The recent release of Disney’s big-budget adaptation of A Wrinkle in Time was a critical and box office disappointment. However, the film, along with Ryan Coogler’s Black Panther, have been noted for possibly signaling a shift to more diverse choices among Hollywood decision makers and audiences in what they’ll accept with casting lead roles. The industry is still one where less than a quarter of films have a female lead, and still trying to adjust in a post-Weinstein new #MeToo environment. With A Wrinkle in Time, Madeleine L’Engle’s main theme centers on the triumph of accepting differences over the conformity of what someone, or something, believes life should be. And the main character of Meg does not fit in and accept the social roles expected of being a “girl.” So, with this in mind and the decision to have the character played by Storm Reid, much has been written about not only a movie with a female lead, but also a lead of color, since “black women’s anger is policed even more fiercely and more stringently than the anger of white women.”

The novel has a place in my heart since it was the first work of literature I became aware of as literature, since my fourth grade teacher read from it for an hour a day every day. Little did 9-year-old me know the novel I was listening to had been rejected over two dozen times by publishers before finding a home. According to L’Engle, the general criticism of the story she heard was it was too complex, especially for children, and too uncertain as to what kind of story it is (e.g., science fiction or fantasy). But another aspect of the rejections was the concept of having a female lead character in fictional genres where those characters are expected to be male. Would an audience accept the hopes, dreams and ambitions of a girl?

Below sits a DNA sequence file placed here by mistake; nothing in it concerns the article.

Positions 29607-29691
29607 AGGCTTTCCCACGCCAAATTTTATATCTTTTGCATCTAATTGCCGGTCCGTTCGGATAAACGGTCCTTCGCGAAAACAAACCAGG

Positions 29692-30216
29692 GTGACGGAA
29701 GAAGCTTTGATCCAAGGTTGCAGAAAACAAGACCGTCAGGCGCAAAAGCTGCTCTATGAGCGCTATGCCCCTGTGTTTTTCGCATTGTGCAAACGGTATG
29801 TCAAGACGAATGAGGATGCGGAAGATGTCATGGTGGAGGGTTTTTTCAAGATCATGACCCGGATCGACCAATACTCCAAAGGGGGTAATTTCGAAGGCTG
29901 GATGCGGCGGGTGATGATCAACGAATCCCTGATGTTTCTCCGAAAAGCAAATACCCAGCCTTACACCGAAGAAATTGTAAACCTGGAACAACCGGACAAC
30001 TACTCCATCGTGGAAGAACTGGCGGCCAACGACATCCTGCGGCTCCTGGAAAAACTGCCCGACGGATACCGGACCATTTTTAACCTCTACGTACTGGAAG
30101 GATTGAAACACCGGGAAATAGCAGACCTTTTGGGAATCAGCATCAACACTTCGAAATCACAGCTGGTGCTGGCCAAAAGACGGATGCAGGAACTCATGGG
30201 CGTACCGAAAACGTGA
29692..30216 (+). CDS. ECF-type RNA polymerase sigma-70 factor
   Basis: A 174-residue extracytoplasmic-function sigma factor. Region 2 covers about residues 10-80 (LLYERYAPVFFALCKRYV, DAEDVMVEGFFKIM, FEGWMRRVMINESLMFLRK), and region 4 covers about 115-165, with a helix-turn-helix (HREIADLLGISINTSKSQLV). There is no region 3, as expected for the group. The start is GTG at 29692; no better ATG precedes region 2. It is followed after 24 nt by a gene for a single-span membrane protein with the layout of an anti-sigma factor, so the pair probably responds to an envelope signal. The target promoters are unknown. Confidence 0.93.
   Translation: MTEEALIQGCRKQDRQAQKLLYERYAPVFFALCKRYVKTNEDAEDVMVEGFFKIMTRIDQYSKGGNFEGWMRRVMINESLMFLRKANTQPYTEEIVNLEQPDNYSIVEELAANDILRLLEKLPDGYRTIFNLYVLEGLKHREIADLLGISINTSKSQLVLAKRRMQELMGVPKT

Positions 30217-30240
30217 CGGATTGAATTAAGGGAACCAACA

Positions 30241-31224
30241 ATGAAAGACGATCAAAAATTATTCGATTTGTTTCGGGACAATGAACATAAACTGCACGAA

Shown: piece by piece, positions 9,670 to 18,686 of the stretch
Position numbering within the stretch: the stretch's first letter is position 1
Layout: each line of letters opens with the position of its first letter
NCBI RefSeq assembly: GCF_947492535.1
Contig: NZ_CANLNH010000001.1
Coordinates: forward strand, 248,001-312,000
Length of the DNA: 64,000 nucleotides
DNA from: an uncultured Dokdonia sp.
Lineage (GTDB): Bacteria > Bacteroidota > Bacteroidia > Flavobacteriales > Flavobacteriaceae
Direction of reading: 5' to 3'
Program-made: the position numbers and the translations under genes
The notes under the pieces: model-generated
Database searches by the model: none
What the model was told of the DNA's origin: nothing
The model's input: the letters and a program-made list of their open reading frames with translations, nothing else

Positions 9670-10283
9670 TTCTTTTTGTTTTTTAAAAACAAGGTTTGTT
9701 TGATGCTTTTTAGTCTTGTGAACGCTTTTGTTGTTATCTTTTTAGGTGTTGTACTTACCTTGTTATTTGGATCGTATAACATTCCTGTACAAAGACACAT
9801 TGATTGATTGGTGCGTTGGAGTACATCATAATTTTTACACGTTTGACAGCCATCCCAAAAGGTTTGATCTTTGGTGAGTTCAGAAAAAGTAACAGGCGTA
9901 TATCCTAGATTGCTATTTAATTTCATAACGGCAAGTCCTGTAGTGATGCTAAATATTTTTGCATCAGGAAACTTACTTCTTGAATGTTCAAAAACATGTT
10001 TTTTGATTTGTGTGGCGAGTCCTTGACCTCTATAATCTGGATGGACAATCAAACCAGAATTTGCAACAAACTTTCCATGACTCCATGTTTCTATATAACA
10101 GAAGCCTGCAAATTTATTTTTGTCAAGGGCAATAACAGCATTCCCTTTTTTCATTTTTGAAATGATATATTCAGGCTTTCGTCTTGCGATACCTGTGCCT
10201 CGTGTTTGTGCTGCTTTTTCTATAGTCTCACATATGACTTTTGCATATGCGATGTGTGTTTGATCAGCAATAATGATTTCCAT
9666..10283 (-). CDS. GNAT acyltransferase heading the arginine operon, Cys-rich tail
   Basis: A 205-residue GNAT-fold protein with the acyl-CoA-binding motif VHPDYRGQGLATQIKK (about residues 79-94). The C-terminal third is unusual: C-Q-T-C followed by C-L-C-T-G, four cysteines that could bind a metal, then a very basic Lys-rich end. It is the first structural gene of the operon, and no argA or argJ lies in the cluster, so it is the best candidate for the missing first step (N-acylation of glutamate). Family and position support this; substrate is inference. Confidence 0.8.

That was in the 1960s, but much of those biases still plague our society here in the 21st century. The recent concerns over Nancy Pelosi’s impact on Democratic congressional chances has been predicated on the former speaker of the House’s negative public image. But why does that image exist? It would be easy to write it off as just another example of negative Republican media messaging doing its damage, but is it more than just that? Some argue there might be something more ingrained and fundamentally sexist, where visible aspects of female ambition engender negative reactions in contrast to their male counterparts. If true, this not only has implications for women in politics and business, but also perceptions of women throughout society, and how they’re depicted (or wish to be depicted) in media. It also opens up a chicken or egg debate over whether these perceptions are fed by media, or if the media is reflection of those already ingrained biases.

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